IE leads Southern California in logistics construction

By on June 14, 2017
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The Inland Empire added 20.6 million square feet of industrial-logistical space and had another 16.7 million under construction during 2015, far outdistancing Los Angeles and Orange counties in those categories, according to a report released Monday.

Much of that activity in Riverside and San Bernardino counties was driven by the rise of e-commerce, and the two-county region should get more logistics and warehouse construction in because it has open space that can be developed, the Los Angeles County Economic Development Corp. reported.

By comparison, Los Angeles County added 3.6 million square feet and had 2.8 million square feet under construction, while Orange County added 1.1. million square and had 625,000 square feet under construction during 2015.

The 64-page report, Goods on the Move: Trade and Logistics in Southern California, did not include data for San Diego County.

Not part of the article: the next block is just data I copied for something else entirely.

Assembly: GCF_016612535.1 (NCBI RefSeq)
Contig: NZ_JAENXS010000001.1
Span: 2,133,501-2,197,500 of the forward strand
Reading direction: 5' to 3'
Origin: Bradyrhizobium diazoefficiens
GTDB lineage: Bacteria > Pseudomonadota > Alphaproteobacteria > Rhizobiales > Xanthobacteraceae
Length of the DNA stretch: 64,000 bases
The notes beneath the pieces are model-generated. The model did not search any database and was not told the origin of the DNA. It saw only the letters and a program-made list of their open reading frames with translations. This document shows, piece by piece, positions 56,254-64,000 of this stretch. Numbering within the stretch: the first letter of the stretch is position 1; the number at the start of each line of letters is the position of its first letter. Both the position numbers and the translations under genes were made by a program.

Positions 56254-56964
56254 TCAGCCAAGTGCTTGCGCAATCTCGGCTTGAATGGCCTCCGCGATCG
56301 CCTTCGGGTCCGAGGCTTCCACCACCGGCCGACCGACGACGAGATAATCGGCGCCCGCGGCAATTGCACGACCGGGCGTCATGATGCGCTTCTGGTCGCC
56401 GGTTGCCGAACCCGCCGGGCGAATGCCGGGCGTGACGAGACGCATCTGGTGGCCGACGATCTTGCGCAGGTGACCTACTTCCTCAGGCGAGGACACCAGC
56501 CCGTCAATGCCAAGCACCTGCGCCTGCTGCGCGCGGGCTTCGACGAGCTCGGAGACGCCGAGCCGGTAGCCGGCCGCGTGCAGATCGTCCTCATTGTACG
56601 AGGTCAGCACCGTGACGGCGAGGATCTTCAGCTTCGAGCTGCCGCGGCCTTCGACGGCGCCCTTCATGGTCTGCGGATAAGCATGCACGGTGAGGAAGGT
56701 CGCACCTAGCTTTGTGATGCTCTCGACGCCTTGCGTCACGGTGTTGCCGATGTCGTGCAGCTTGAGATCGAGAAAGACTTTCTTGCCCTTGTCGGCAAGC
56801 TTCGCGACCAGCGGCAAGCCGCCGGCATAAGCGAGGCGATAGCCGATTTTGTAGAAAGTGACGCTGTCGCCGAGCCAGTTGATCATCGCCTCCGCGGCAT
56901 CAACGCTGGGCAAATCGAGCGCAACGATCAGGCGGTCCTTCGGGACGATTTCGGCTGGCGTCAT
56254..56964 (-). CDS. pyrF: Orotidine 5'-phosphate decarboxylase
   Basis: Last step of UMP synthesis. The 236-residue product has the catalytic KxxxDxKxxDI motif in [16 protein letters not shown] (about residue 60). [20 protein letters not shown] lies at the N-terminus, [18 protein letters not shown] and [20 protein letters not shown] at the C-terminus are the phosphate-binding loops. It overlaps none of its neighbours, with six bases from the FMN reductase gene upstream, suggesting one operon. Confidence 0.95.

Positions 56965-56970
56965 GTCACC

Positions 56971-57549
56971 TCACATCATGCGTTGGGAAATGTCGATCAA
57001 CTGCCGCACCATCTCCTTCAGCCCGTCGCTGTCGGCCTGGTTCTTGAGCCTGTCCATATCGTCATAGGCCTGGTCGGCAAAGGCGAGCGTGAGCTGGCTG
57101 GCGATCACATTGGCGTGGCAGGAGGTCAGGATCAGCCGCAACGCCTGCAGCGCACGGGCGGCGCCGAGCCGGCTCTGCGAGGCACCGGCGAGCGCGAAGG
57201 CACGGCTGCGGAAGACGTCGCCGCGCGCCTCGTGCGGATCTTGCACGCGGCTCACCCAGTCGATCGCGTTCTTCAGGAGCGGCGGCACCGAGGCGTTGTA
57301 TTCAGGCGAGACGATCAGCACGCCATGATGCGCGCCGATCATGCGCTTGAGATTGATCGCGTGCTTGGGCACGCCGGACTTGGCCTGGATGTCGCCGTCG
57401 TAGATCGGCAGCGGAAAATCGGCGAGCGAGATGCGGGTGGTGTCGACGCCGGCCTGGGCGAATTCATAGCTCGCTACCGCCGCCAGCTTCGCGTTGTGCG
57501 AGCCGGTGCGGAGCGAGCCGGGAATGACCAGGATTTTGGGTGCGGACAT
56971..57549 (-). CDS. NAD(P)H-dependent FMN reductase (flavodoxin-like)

The Inland Empire and Los Angeles County accounted for approximately 90 percent of the warehousing and logistics jobs in Southern California during 2015, with 50 and 40 percent of those jobs, respectively.

Trade and logistics generates nearly $225 billion in economic activity in Southern California annually, including $43.5 billion paid to the people who work in that sector. More than 21,400 full-time jobs in logistics and warehousing are expected to open up in Southern California during the next five years, the report stated.

The economic development corporation is a non-profit entity founded in 1981 by the Los Angeles County Board of Supervisors. Its purpose is to retain, attract and grow businesses.

Despite its available land, logistics-warehouse construction could slow in the Inland Empire sooner than expected, said Jay Prag, professor of economics and finance at the Drucker School of Management at Claremont Graduate University.

“More and more of the logistics industry here is being pushed east, and logistics is to some extent time sensitive,” Prag said. “It’s getting lot harder to move product to where it’s supposed to go quickly, especially when you factor in [automobile] traffic.”